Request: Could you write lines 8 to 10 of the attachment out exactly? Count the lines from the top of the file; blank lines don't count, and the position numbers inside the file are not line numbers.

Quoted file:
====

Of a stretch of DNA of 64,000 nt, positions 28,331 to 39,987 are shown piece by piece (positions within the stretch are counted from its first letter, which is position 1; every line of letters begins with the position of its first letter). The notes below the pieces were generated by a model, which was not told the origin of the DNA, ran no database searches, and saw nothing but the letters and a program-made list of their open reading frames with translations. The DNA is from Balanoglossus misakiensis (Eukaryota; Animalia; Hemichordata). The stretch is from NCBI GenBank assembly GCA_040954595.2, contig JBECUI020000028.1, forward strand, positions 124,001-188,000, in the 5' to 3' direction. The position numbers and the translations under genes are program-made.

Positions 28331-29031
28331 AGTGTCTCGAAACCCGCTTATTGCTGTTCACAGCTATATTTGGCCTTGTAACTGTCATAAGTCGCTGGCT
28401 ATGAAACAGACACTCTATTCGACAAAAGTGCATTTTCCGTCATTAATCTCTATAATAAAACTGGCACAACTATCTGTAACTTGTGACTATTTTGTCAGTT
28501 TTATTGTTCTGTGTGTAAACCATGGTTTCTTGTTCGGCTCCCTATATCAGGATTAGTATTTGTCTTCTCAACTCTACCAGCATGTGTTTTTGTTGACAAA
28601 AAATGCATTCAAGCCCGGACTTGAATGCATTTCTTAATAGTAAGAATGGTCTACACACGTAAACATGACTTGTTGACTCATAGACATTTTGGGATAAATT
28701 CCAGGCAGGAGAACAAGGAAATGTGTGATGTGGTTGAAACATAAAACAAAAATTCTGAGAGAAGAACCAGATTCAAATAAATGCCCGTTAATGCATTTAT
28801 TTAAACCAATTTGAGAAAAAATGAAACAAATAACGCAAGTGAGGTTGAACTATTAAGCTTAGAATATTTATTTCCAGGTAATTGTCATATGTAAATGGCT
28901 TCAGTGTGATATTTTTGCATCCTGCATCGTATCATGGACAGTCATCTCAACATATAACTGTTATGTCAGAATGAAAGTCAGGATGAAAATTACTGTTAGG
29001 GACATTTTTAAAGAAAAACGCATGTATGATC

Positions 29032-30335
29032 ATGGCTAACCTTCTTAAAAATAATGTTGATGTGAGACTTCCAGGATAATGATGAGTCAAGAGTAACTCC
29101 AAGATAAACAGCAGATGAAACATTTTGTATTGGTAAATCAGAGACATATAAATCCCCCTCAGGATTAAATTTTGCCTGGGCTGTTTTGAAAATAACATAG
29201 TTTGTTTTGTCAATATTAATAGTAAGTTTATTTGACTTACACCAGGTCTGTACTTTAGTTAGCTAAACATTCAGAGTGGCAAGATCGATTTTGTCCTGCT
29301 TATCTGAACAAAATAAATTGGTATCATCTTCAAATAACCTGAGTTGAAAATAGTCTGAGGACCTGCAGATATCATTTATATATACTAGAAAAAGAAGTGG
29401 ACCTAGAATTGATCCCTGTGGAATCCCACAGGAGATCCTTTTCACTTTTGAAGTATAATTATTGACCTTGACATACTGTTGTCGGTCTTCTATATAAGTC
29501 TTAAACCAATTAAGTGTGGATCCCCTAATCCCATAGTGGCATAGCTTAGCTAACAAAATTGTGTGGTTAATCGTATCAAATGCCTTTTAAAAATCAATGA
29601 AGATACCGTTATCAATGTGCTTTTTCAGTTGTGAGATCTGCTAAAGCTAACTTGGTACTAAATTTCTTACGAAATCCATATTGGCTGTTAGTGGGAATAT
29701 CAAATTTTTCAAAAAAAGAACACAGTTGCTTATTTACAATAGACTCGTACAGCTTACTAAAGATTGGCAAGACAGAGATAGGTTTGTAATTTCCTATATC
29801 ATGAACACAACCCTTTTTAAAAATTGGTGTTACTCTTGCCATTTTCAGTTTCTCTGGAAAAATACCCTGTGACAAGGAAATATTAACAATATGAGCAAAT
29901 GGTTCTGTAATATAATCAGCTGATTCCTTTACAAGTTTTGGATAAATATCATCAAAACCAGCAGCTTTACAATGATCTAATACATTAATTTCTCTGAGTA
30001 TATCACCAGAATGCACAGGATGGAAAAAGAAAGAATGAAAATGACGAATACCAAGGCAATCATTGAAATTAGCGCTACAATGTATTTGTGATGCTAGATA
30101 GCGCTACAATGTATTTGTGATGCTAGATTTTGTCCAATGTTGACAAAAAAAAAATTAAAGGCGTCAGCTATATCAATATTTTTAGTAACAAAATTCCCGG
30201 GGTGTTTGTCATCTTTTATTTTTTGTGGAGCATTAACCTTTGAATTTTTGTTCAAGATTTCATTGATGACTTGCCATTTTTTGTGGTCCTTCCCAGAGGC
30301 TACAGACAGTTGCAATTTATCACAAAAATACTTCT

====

28801 TTAAACCAATTTGAGAAAAAATGAAACAAATAACGCAAGTGAGGTTGAACTATTAAGCTTAGAATATTTATTTCCAGGTAATTGTCATATGTAAATGGCT
28901 TCAGTGTGATATTTTTGCATCCTGCATCGTATCATGGACAGTCATCTCAACATATAACTGTTATGTCAGAATGAAAGTCAGGATGAAAATTACTGTTAGG
29001 GACATTTTTAAAGAAAAACGCATGTATGATC